The Georgia General Assembly saw the completion of the 22nd day of the 2013 legislative session, officially crossing through the mid-way point.
On Friday, the House passed a motion to insist on the changes made by the House to the Amended 2013 Budget (the “little” budget). This annual ritual ultimately begins the process of setting up a conference committee between the two chambers in order to work through the differences and come to a final agreement. The House has also already started the committee hearings and budget process for the upcoming fiscal 2014 “big” budget. Legislative highlights this week are included below:
On Thursday, day 21, I had the privilege of introducing our doctor of the day at the Capitol, Dr. Keith Cobb, an internal medicine physician with the SouthCoast Medical Group and also a Clinical Assistant Professor of Medicine.
Many bills that I have sponsored and co-sponsored are moving through the House committee process and I will describe these pieces of legislation in detail in the coming weeks.
I co-sponsored House Bill 179, which passed unanimously Friday and would change certain provisions relating to the Pharmacy Audit Bill of Rights. This legislation would close a loophole in the Pharmacy Audit Bill of Rights by protecting pharmacists during corporate and governmental audits by allowing 30 days to allow the correction of any clerical or record-keeping errors.
House Bill 209, a bill introduced by Rep. Ben Watson, which I also co-sponsored, passed unanimously and is a clean-up bill regarding the requirements for what is allowable by a pharmacy as a prescription pad. This measure will permit the acceptance of either Georgia paper or the official security paper by the Centers for Medicare and Medicaid Services as approved prescription pads.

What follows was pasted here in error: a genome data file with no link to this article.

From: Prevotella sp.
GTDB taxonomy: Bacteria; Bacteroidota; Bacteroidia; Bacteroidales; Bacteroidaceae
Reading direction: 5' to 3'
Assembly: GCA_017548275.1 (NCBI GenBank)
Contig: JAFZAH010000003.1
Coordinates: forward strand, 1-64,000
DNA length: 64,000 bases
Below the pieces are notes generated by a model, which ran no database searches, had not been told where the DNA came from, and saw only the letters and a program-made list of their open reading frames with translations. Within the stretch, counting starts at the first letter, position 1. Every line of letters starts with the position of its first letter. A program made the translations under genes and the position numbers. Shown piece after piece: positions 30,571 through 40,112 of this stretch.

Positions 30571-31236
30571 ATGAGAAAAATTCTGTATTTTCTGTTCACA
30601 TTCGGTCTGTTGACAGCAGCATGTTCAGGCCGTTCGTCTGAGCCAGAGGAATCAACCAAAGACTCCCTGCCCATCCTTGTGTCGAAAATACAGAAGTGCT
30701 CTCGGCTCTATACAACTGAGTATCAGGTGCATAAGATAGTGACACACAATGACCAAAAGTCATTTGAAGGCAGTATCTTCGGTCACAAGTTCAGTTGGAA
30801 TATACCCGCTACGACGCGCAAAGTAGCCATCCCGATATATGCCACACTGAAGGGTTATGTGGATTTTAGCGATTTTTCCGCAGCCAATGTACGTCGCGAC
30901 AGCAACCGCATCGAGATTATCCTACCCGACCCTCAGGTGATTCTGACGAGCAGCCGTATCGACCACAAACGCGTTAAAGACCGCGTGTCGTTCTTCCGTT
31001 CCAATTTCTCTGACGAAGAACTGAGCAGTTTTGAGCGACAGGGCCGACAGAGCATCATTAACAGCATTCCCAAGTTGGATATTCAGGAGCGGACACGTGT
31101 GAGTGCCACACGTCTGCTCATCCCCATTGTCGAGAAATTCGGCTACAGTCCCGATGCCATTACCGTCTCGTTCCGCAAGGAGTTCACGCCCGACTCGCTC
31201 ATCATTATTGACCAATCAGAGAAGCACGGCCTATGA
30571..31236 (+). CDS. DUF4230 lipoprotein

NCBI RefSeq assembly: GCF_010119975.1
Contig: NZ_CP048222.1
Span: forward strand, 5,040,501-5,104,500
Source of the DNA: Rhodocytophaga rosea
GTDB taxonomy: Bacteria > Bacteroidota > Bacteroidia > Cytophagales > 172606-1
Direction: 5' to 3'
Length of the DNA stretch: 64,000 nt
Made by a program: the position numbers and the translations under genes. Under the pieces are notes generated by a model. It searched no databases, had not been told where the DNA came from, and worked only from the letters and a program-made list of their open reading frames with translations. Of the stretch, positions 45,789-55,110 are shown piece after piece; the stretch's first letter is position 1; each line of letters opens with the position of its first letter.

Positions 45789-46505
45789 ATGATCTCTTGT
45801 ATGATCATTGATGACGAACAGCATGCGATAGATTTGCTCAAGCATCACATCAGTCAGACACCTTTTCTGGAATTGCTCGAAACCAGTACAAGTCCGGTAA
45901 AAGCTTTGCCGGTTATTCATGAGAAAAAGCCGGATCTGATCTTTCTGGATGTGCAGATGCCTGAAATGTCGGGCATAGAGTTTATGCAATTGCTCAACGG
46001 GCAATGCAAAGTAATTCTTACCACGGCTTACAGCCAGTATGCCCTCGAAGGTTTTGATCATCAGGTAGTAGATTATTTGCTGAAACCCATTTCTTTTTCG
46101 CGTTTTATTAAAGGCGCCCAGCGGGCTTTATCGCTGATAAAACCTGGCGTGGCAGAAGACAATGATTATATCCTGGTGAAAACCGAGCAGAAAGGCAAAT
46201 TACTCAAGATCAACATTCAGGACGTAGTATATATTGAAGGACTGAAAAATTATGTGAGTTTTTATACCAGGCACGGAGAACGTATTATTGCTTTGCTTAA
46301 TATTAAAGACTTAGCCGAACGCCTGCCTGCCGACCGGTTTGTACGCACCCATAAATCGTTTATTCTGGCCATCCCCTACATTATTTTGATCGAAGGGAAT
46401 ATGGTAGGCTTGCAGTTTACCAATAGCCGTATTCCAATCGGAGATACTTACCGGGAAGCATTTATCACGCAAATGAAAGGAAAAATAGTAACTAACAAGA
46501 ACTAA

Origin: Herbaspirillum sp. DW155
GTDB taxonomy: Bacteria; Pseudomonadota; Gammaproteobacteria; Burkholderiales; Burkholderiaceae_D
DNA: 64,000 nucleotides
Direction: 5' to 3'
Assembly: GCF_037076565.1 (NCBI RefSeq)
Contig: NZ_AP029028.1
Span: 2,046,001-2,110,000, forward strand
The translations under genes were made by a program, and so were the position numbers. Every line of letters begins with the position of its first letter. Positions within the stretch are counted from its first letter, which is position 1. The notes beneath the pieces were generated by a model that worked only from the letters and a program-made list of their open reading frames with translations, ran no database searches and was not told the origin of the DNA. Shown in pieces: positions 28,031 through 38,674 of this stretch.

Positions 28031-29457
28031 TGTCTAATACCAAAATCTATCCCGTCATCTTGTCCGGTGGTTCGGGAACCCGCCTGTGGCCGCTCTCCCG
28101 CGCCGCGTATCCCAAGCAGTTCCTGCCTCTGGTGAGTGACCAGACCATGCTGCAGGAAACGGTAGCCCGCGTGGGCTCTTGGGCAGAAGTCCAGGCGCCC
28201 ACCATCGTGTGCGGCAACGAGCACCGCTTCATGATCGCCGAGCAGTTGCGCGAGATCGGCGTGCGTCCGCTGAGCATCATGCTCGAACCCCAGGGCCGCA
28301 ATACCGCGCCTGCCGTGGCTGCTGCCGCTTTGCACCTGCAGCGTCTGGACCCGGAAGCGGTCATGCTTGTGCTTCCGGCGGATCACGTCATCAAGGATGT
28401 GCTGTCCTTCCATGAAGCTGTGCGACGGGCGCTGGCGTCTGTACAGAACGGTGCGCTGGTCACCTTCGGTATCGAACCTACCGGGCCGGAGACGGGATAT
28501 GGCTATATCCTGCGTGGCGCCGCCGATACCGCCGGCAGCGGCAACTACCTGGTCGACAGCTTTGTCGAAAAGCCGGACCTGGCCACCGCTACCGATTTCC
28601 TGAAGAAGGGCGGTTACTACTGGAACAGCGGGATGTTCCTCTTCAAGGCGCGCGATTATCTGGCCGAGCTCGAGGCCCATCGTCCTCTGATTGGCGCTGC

HB 178, the Georgia Pain Management Clinic Act, passed the House 150-15. This act would provide state administrative control, oversight and regulation of pain management clinics in Georgia. The intent of this legislation is to prevent and restrict those clinics that are operating as “pill mills.”
Park rangers are vital to monitoring and preserving the beauty and health of our parks and wildlife across Georgia. House Bill 126 passed 167-2 and would create a misdemeanor or felony charge for any person obstructing or hindering the official duties of a park ranger.
A significant piece of consumer protection legislation that passed this week was House Bill 234. It passed 167-2 and would require that notice be given to consumers prior to the automatic renewal of a service contract. The notice would be given between 30-60 days prior to the renewal of the contract, giving the consumer adequate time and notice to decide whether or not to continue the agreement.
Please contact me with your ideas and opinions or if I can be of service to you in any way. It is your input and common sense ideas that develop into the best legislation and potentially becomes the laws of our state.
If you would like to reach me, please call me at (404) 656-5099 or write me at: State Rep. Ron Stephens, 226 CAP, State Capitol, Atlanta, Ga. 30334, or e-mail me at email@example.com.